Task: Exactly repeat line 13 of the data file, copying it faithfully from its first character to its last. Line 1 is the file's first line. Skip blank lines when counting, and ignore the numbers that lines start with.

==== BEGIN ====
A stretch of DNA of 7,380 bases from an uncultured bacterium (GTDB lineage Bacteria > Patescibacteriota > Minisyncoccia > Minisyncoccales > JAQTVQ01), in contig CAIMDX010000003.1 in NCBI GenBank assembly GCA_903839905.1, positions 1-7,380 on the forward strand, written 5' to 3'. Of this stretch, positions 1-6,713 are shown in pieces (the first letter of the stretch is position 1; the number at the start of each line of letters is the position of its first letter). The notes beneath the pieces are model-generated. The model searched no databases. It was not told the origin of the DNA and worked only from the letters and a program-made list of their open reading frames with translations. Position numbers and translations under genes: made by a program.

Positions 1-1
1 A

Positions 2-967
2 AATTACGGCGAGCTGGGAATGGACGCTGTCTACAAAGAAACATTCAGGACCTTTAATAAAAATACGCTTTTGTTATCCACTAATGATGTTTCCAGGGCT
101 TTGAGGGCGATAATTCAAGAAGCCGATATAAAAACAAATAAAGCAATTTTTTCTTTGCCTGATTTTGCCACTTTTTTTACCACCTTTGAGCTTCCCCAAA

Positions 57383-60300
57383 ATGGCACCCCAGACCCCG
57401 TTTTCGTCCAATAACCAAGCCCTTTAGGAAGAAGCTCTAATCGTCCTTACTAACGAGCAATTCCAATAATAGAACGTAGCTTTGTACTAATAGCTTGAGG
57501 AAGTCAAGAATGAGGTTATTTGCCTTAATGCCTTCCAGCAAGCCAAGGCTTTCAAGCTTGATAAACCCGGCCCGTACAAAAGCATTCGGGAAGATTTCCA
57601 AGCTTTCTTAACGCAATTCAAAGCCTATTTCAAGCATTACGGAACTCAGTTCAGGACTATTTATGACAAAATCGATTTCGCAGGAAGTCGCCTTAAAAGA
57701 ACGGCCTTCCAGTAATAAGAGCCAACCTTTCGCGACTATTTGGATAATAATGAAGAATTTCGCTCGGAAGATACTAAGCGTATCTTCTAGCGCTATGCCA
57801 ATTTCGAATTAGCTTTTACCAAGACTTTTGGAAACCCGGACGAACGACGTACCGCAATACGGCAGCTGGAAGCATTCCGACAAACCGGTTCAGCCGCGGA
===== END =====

57801 ATTTCGAATTAGCTTTTACCAAGACTTTTGGAAACCCGGACGAACGACGTACCGCAATACGGCAGCTGGAAGCATTCCGACAAACCGGTTCAGCCGCGGA